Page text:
Forget Religion, Earrings Highlight Cultural Differences.

Kelli’s article on her baby bling versus the rules of school made me think how it’s often the small things that really highlight cultural differences.

In this case, it was two Trinidadian women, one American man, one Canadian woman, a three-month-old baby and a pair of gold earrings in a doctor’s office in Arizona.

Like Kelli, I had my ears pierced early. I don’t remember getting them pierced the first time and I’ve always worn little gold hoops in my ears. Most of my friends growing up, no matter what racial background, also had their ears pierced and it was rare to see a girl above the age of ten without pierced ears. Of course, by time we were teens most of us had multiple piercings, wore necklaces and even anklets. Hey, I didn’t say we were classy about our jewellery.

There are many reasons to pierce children’s ears: religion, culture or even as basic as wanting your child to be seen as female instead of having to constantly answer the question, “Boy or girl?”

But back to Arizona. Laura (the born Canadian) and I were invited to visit my childhood friend Natasha and her American husband Lars. Natasha had just had her first child, Audrey. While we were there, Natasha planned to get her daughter’s ears pierced. While Natasha and I saw nothing wrong with this, Lars and Laura didn’t approve of piercing Audrey’s ears. In their families – white and middle class – you don’t pierce children’s ears until they’re old enough to ask for earrings.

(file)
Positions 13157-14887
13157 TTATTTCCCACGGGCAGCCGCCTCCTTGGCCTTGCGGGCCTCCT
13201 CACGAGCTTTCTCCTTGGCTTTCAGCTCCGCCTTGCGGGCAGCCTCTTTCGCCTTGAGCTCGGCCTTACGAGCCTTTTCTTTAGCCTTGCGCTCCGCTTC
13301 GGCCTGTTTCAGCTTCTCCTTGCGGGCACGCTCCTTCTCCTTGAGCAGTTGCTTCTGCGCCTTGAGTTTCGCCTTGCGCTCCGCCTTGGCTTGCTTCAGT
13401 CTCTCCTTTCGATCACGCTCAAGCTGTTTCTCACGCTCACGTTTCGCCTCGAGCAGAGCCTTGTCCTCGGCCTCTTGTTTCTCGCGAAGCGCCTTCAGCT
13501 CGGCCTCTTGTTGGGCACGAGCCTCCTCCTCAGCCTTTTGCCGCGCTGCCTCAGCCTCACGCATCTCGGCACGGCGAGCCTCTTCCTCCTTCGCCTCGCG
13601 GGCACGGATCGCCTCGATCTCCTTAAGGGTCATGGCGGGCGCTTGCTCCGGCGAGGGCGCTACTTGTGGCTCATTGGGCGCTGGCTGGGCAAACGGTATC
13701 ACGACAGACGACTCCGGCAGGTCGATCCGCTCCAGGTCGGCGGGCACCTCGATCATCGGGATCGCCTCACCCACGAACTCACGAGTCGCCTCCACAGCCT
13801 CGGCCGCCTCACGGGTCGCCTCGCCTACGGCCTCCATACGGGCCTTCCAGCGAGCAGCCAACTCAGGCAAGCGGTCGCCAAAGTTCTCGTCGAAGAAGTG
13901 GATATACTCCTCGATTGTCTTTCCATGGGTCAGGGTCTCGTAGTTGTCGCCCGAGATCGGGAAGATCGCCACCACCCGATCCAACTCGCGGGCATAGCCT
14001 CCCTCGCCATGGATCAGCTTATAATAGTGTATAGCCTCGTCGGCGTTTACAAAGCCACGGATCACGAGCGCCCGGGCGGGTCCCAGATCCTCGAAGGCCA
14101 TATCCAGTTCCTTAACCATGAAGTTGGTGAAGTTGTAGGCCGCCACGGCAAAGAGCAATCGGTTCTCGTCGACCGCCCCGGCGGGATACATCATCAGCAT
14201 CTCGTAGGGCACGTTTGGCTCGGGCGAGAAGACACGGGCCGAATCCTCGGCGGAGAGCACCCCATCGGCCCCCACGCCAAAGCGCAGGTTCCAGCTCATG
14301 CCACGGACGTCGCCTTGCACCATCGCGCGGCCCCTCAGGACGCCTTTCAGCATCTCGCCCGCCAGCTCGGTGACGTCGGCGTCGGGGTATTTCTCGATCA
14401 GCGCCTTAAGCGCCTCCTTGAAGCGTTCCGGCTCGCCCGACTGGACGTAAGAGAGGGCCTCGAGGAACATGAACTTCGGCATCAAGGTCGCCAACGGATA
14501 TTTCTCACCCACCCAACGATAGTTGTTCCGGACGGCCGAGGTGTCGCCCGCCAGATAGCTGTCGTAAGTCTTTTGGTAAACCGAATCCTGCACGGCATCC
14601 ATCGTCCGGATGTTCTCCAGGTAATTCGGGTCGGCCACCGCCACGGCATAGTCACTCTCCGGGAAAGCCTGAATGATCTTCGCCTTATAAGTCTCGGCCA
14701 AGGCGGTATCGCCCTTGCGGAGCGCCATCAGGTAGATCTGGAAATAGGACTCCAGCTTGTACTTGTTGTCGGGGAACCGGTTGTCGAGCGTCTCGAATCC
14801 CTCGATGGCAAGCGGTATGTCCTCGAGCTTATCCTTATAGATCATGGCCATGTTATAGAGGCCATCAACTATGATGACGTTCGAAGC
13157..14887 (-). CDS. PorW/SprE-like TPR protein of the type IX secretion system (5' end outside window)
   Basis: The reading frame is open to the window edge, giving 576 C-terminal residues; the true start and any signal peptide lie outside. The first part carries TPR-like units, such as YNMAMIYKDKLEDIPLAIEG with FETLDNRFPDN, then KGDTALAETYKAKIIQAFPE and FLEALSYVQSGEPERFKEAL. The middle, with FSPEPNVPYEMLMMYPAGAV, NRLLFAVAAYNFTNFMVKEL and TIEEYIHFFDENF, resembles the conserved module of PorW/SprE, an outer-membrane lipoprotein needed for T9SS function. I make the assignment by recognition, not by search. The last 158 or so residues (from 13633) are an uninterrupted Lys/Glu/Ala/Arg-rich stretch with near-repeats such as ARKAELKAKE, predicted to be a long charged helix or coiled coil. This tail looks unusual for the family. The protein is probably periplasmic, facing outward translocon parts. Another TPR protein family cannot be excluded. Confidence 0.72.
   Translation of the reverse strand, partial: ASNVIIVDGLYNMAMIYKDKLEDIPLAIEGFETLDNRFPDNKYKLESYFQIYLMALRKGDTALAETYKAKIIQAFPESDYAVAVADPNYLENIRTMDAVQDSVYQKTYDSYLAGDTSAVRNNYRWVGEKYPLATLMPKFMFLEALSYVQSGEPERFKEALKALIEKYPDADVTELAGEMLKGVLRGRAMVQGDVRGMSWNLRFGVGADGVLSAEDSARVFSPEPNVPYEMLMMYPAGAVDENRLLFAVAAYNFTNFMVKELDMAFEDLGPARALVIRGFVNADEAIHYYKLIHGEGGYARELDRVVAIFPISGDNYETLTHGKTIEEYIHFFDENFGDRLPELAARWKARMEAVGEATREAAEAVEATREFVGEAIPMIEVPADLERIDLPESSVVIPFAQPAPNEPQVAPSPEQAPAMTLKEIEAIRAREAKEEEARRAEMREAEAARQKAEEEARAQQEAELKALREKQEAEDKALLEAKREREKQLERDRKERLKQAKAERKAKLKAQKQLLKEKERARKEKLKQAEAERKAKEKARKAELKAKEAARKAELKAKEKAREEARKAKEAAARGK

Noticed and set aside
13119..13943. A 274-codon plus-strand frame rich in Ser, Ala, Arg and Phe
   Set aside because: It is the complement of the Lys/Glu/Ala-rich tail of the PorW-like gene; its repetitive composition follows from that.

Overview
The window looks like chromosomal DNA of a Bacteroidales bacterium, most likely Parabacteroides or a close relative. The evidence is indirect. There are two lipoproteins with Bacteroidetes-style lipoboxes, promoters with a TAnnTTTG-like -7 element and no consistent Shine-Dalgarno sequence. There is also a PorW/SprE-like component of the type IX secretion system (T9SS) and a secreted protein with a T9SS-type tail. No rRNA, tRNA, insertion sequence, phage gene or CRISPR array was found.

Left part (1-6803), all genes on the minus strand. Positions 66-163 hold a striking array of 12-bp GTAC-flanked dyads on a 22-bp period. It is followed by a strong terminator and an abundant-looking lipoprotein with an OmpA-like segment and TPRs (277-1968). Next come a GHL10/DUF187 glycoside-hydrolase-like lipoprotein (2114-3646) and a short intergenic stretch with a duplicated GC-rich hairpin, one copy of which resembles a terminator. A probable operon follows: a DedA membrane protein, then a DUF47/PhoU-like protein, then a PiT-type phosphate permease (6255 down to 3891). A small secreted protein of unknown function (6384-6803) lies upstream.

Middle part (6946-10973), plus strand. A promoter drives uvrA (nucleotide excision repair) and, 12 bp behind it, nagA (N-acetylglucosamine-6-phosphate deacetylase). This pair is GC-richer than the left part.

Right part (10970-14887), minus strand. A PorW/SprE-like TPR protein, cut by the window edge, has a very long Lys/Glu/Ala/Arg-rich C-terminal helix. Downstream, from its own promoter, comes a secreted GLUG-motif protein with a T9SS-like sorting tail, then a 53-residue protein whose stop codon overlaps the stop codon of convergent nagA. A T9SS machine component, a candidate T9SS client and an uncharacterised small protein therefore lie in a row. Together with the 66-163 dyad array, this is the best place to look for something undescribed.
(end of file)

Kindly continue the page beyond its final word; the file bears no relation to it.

This led to multiple arguments between the four of us. Natasha and I argued that piercing Audrey’s ears now meant that while it would hurt momentarily, she wouldn’t remember the pain and besides, we had it done where we were younger and we were fine, just fine.

Laura’s argument was that piercing young children’s ears was low-class and traumatizing. Lars’ argument was similar but he also didn’t want to see his daughter in pain.

Of course, this led to Natasha and I making extremely sour faces at Lars and Laura and fighting in the doctor’s office. After all, how dare they imply that our families were low-class because they pierced their daughters’ ears early? Natasha and I had grown up wearing jewellery from before we even knew what it was. We had received baby bracelets, chains, rings and earrings from our parents and grandparents. Even my brother got jewellery. I had a talent for losing my earrings but my mother still has all my baby jewellery.

Eventually, Audrey got her ears pierced and yes, she did cry.

This incident slipped my mind until Kelli mentioned it in her article. My niece is two and her ears aren’t pierced. I asked my Polish sister-in-law if they were going to get them pierced and she said no. The choice, she said, would be hers when she got older.

When my niece is ready, we’ll have quite the collection of jewellery for her.

This post is part of the Ethnic Aisle blogging project. If you’re interested in race, ethnicity, diversity and the GTA, check it out.

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